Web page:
Theme Time Radio Hour”, Bob Dylan’s Four Dazzling Acts.

There are famous­ly no sec­ond acts in Amer­i­can lives. But as he has on so many oth­er occa­sions, Bob Dylan has proved him­self the glo­ri­ous excep­tion to Fitzger­ald’s famous maxim.

Dylan’s first act cul­mi­nat­ed in an extra­or­di­nary 14 months between March 1965 and May ’66 when he released no less than three epoch-defin­ing albums; Bring­ing It All Back HomeHigh­way 61 Revis­it­ed and the still sem­i­nal dou­ble album, Blonde On Blonde. Then how­ev­er, just as sud­den­ly as he’d emerged, he dis­ap­peared into the under­growth, opt­ing for domes­tic bliss and the anonymi­ty afford­ed by his base­ment in Woodstock.

To every­one’s sur­prise and amaze­ment though, he burst back into rel­e­vance in the mid 70s with Blood On The Tracks in ’74, Desire in ’75 and the Rolling Thun­der Revue tour. But with­in a year or two his brief renais­sance had passed, and by the late 70s he’d resumed his role as a rel­ic of an era that had long since passed. The nev­er-end­ing tour he seemed deter­mined to per­sist with looked like lit­tle more than an excuse for him to avoid hav­ing to ever look him­self in the mirror.

But to every­one’s fur­ther amaze­ment, a decade lat­er he sprang back into life again, first with No Mer­cy in ’89, and then with Time Out Of Mind in ’97, both of which were pro­duced by Daniel Lanois. These three acts would com­fort­ably have seen his name for­ev­er carved in stone on high.

Remark­ably though, these last few years have been arguably his most pro­duc­tive peri­od to date. Three fine albums in Love And Theft (’01), Mod­ern Times (’06) and Togeth­er Through Life (’09), par­tic­u­lar­ly the first. A nov­el­ty Christ­mas album, which was far bet­ter than it had any right to be. That extra­or­di­nary auto­bi­og­ra­phy Chron­i­cles: Vol­ume One (’04), which had noth­ing to say about his per­son­al life, but which was excep­tion­al­ly can­did and bril­liant­ly illu­mi­nat­ing on his music (par­tic­u­lar­ly on the epiphany that result­ed in the release of  Oh Mer­cy.). Plus Scorsese’s bril­liant doc­u­men­tary, Bring­ing It All Back Home. And amongst all of which, some­what improb­a­bly, he embarked upon a new career path as a 21st. cen­tu­ry DJ.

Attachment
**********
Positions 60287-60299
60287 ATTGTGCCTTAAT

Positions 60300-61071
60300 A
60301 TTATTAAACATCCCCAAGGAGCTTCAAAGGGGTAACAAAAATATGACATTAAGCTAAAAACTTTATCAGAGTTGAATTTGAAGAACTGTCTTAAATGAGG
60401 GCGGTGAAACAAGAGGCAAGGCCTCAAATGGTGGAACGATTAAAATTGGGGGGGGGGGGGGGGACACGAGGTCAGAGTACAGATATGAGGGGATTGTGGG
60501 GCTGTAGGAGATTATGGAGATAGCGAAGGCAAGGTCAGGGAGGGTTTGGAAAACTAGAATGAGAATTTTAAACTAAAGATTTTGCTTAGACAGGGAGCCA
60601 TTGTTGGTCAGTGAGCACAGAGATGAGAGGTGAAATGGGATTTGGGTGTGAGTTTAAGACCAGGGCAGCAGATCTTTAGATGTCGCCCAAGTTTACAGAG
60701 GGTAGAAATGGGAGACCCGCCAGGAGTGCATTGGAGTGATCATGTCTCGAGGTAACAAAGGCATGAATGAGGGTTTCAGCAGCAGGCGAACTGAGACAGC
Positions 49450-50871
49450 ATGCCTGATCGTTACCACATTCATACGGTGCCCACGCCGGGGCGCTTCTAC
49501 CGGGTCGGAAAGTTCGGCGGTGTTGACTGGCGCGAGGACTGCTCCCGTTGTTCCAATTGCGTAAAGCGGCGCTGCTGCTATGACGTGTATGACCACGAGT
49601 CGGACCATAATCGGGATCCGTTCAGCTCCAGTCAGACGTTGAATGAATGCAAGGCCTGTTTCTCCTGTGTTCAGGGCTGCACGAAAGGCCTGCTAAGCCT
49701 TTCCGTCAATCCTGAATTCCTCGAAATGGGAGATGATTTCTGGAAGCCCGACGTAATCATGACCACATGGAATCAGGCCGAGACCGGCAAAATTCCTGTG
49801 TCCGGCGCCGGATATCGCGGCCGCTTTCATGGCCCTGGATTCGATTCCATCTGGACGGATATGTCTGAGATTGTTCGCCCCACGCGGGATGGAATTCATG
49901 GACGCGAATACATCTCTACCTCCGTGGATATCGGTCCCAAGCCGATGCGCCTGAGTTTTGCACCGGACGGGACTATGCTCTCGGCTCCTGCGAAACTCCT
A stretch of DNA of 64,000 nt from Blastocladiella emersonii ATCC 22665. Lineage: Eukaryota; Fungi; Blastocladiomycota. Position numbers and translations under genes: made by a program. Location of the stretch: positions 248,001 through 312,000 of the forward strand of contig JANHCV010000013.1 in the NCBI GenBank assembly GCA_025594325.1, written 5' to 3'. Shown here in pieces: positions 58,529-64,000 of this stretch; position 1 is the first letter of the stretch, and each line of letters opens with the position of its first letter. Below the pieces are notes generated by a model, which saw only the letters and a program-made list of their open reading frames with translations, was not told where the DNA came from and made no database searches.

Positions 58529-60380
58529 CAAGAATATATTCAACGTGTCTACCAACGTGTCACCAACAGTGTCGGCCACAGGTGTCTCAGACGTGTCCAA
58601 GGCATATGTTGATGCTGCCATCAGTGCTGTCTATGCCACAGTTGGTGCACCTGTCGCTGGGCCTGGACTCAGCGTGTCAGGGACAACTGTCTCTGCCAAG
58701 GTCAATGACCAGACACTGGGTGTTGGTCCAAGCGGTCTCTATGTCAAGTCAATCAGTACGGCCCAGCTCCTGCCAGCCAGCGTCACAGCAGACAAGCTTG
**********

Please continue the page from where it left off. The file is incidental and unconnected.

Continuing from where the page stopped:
The idea behind Theme Time Radio Hour is sim­ple enough. For one hour every week, Dylan takes a theme, say “Mar­riage”, or “Cig­a­rettes”, and spins discs asso­ci­at­ed with the cho­sen theme. He plays lit­tle or noth­ing from the mid 70s onwards, stick­ing for the most part to the 50s, 60s, and ear­ly 70s, though there are also a healthy hand­ful from the 40s and even 30s. There are three series so far, com­pris­ing some 100 hours. And each and every sin­gle track, on every sin­gle one of them, is an absolute gem. Not only that, but his sly but enthu­si­as­tic intros are every bit as enjoy­able as the for­got­ten finds he’s con­tin­u­al­ly unearthing and cor­rect­ly celebrating.

It is, by a con­sid­er­able dis­tance, the finest hour of lis­ten­ing to be found any­where in the ether. Fur­ther­more, it’s made for the “Shuf­fle” mode. As it’s almost as enjoy­able hav­ing what­ev­er it is that you’re lis­ten­ing to incon­gru­ous­ly inter­rupt­ed by one of Dylan’s droll intros before return­ing to your own playlist, as it is hear­ing the actu­al track that his intro was refer­ring to.

TTRH is an edu­ca­tion and a con­stant source of joy. And once again, that man from Min­neso­ta has pro­duced yet anoth­er rab­bit from that appar­ent­ly bot­tom­less hat of his.